Chris McKinlay was folded into a cramped fifth-floor cubicle in UCLA’s math sciences building, lit by a single bulb and the glow from his monitor. The subject: large-scale data processing and parallel numerical methods. While the computer chugged, he clicked open a second window to check his OkCupid inbox. McKinlay, a lanky year-old with tousled hair, was one of about 40 million Americans looking for romance through websites like Match.
The Department of Mathematics at Imperial College London is an internationally renowned department within one of the world’s most prestigious universities.
If you wiped any memory of maths lessons from your mind as soon as you left high school, chances are the thought of using maths in everyday life as an adult, turns your stomach a little. But what if you were able to use simple maths to figure out your best online dating profile match? Or choose the shortest line in the supermarket? Enter something known as optimal stopping, a mathematical system helping you figure out the odds in a situation with numerous options.
Ms Serna said the maths only worked if you did not go backwards — like back to an ex, for example. The optimal stopping principle can also be used if you are in the market for buying a house or a car, or anything you have a range of options for. Alongside optimal stopping, Ms Serna said there were many “friendly” equations, lessons and mathematical theories that could help you navigate life. Ms Serna points out that, alongside maths, there are psychological elements in play when choosing a queue.
Okay, go on. This led me on a rabbit hunt through the internet to understand where that number the 37 percent came from. This is also where the concept of e started to go a little over my head and I stopped Googling.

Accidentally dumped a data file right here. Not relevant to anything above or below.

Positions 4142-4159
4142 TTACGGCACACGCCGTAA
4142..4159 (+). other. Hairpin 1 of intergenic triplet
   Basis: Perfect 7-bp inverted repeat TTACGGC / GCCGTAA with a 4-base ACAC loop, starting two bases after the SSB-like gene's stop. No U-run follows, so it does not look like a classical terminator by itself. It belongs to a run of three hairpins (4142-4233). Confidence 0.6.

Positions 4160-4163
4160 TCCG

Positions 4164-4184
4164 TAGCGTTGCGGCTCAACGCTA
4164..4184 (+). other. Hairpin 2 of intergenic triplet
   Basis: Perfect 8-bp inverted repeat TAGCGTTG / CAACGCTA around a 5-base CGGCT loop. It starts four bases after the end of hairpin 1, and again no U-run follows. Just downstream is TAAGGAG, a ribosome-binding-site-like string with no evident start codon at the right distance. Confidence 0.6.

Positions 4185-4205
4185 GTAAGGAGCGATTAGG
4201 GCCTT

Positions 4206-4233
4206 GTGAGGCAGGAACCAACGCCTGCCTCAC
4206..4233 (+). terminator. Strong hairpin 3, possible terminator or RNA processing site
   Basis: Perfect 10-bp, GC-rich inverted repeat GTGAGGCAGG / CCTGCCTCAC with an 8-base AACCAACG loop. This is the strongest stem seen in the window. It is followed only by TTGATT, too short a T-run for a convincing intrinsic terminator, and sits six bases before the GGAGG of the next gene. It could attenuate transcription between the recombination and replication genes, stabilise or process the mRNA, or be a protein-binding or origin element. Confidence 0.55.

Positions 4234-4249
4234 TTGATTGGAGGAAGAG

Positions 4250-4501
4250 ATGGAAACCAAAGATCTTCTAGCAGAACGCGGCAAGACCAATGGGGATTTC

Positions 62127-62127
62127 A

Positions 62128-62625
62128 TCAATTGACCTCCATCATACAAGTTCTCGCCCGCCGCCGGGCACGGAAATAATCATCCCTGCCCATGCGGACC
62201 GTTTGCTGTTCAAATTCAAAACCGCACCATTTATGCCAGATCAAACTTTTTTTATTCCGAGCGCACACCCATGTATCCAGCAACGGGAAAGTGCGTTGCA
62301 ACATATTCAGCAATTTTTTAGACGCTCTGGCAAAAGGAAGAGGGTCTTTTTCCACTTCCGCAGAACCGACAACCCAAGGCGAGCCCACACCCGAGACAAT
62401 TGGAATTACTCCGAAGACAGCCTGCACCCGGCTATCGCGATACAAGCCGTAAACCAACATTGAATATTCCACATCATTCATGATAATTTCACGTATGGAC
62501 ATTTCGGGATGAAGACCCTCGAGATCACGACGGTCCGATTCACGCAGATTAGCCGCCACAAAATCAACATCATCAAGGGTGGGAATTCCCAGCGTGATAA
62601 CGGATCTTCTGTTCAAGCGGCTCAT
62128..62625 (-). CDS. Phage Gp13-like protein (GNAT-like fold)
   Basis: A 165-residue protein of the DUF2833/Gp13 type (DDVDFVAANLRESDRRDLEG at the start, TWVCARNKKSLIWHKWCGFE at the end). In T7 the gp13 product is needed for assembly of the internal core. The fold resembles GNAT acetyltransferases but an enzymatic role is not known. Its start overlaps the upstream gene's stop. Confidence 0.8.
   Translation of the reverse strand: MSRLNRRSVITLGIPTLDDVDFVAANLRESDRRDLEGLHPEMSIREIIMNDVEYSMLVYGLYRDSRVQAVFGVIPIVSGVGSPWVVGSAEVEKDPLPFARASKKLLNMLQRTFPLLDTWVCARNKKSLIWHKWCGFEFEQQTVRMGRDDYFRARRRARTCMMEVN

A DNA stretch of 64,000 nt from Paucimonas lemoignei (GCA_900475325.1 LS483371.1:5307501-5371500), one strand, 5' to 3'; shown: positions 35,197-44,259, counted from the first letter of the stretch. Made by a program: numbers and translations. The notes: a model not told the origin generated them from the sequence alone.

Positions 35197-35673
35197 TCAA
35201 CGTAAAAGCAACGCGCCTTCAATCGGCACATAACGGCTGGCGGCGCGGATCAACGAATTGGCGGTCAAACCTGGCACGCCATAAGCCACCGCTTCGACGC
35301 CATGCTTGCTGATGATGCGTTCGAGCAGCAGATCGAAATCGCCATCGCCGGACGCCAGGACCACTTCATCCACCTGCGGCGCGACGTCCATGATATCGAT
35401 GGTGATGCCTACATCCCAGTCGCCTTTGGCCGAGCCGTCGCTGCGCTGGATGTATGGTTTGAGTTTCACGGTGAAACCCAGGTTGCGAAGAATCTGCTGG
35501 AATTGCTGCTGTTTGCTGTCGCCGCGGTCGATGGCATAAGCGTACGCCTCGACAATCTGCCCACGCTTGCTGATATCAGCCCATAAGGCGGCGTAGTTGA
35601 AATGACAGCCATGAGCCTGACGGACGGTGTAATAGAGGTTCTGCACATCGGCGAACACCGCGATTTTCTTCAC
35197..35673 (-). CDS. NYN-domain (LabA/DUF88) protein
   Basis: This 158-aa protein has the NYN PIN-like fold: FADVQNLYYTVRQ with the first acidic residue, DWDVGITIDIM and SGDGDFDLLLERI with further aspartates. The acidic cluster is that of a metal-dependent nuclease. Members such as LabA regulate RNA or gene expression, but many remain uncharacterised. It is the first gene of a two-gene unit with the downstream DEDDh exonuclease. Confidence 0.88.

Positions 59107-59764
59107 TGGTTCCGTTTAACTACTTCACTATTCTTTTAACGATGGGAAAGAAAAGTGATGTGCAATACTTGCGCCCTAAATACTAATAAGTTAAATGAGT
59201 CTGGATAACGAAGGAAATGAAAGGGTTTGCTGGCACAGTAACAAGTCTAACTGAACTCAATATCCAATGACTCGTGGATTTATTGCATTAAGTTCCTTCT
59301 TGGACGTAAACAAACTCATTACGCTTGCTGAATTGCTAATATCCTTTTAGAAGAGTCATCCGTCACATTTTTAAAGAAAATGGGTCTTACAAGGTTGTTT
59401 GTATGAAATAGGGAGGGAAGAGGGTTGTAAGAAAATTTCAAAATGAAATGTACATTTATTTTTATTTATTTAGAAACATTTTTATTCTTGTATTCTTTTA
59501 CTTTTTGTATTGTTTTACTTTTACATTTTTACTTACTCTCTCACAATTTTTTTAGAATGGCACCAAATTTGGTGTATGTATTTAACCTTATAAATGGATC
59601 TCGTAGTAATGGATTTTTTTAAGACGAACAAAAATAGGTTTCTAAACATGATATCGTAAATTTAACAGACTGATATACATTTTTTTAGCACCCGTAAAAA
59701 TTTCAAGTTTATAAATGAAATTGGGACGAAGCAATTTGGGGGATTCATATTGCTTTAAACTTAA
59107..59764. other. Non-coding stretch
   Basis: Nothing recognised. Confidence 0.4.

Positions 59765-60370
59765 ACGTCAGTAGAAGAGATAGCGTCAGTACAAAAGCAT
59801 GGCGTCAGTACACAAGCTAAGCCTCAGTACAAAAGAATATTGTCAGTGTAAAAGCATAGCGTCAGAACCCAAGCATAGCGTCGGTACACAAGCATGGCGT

It’s a tricky question, and as with many tricky questions, mathematics has an answer of sorts: it’s 37%. Out of all the people you could possibly date.
It highlights red flags for men who need to be approached with caution. There is a whole list of potentially bad signs, including neglecting to shower in the previous week and talking only about himself. The list of bad features also includes professions to avoid. Can you guess the first profession on the list? OK, I think you should be able to meta-guess given the fact that I am writing about it. Indeed, the list on page 64 starts:. When I was a student I had a theory that mathematicians are different from physicists.
My theory was based on two conferences on mathematical physics I attended in a row. The first one was targeted for mathematicians and the second for physicists. The first one was very quiet, and the second one was all boozing and partying. So I decided that mathematicians are introverts and physicists are extroverts.
Department of Mathematics
Home Articles The maths of online dating. You might not think that finding your true love and mathematics have much in common, however increasingly you would be wrong. Just like the fact that more people are shopping online every year, more people are also dating online. This means that online dating is big business and consequently the sites that are best at helping people to meet their future partners are going to succeed in the market.
Posted: Apr 28, BE.
First off, why are you assuming that because someone is a mathematician, they have “stuff they like to do in general”? The friends I have in Math couldn’t really be more different. They’re as diverse as any other set of graduate students, in my experience. I guess my best advice would be too treat us like human beings instead of some kind of monolithic hive mind, I. Treat us like we have individuality and don’t have “stuff we like to do in general”. Get to know us, basically. We are the Math.